Open lecture: CHSS Anniversary

Attend the Centre for Health Services Studies’ (CHSS) 25th Anniversary Open Lecture on Friday 4 July, 4.30-6.30pm, in the Colyer-Fergusson Music Hall.

The Open Lecture, titled ‘Health services research: the gradual encroachment of ideas’, by Professor Nick Black, will discuss the need to demonstrate the value of research and how it threatens the future of health services.

Read the full abstract

There is increasing pressure on researchers and research funding bodies to demonstrate the value of research. Simple approaches, consistent with the biomedical paradigm, based on relating the cost of research to its supposed impact are being investigated and adopted in laboratory and clinical research. While this may be appropriate in such research areas, it should not be applied to health services research which aims to alter the ways policy-makers and managers think about health, disease and health care or, as John Maynard Keynes put it, ‘the gradual encroachment of ideas’. By considering six fundamental assumptions about health care that have been successfully challenged and overturned over the past few decades, the profound and sustained impact of health services research can be demonstrated. The application of economic models of ‘payback’ would fail to recognise such contributions which, in turn, could threaten future funding of health services research.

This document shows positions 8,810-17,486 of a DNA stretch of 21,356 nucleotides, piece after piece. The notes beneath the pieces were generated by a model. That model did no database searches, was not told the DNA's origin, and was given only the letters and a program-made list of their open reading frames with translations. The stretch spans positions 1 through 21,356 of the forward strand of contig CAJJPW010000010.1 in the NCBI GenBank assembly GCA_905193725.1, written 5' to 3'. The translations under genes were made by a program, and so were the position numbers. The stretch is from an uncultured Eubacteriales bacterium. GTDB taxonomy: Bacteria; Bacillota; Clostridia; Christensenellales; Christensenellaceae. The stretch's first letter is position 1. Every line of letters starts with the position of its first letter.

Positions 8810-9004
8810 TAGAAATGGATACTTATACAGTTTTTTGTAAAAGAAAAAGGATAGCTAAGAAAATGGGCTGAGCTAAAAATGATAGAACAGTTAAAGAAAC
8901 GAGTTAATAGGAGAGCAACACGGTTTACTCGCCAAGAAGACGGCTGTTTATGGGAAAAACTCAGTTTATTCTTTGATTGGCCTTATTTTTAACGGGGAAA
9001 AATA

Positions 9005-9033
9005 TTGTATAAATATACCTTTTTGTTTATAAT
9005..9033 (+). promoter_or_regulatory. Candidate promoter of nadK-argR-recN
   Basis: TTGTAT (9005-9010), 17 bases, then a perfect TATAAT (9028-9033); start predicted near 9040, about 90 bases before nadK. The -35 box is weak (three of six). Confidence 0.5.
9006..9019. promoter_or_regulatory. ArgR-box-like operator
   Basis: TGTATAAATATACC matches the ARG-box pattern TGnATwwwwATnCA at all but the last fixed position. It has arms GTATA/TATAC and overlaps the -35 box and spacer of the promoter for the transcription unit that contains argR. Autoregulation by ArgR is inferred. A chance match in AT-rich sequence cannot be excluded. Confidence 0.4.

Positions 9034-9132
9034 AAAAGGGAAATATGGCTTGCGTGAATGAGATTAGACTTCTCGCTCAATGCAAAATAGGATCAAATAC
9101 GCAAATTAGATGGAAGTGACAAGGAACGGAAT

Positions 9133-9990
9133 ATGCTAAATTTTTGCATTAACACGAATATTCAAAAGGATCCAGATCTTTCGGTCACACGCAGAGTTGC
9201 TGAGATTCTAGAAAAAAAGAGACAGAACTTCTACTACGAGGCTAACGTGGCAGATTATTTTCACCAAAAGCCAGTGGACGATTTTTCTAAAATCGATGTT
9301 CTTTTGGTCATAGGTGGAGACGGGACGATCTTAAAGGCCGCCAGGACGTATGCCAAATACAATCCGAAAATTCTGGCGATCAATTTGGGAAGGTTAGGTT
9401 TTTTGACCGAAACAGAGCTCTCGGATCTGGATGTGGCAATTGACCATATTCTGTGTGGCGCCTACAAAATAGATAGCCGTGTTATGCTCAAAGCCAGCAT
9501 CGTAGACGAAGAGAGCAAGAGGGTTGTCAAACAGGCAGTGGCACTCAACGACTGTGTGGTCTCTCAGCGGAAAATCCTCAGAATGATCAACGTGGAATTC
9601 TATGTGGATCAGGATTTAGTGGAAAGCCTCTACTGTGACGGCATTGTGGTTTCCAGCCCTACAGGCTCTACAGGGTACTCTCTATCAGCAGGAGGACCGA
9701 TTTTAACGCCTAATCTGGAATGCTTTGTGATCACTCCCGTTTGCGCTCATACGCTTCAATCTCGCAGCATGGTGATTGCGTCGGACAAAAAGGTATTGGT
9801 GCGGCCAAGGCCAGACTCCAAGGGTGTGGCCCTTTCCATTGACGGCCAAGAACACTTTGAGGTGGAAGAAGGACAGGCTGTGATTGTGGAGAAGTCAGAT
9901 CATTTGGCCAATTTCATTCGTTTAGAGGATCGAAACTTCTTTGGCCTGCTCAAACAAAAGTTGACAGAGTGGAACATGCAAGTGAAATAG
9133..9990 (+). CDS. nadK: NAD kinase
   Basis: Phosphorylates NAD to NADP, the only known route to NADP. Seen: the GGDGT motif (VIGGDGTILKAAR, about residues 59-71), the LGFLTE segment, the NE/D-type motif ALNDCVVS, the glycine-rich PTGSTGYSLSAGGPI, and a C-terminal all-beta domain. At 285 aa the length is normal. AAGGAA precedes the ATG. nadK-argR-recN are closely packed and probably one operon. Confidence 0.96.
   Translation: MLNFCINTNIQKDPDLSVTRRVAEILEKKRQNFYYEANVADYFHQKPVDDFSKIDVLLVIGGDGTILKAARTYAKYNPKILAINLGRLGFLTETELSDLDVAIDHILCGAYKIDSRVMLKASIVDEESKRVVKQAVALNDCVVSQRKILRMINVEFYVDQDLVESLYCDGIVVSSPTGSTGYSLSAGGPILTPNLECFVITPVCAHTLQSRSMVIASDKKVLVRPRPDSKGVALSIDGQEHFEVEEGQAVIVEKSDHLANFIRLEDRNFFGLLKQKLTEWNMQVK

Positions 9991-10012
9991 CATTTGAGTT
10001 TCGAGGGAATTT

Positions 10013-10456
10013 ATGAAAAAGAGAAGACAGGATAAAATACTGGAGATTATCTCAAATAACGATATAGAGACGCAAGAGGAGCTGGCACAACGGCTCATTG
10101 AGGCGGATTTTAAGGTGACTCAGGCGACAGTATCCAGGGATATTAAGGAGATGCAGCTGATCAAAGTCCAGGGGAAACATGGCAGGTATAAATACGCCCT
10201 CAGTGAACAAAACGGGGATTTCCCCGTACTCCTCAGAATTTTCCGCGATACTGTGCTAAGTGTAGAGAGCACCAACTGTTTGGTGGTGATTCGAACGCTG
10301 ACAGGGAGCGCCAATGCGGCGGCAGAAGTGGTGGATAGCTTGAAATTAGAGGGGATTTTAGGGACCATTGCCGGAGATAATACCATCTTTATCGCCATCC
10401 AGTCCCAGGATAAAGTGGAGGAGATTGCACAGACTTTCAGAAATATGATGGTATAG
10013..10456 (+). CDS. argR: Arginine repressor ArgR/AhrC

Programme

  • 4.30-5pm: Drinks reception in the Colyer-Fergusson Building Foyer
  • 5-5.15pm: Welcome by Professor John Baldock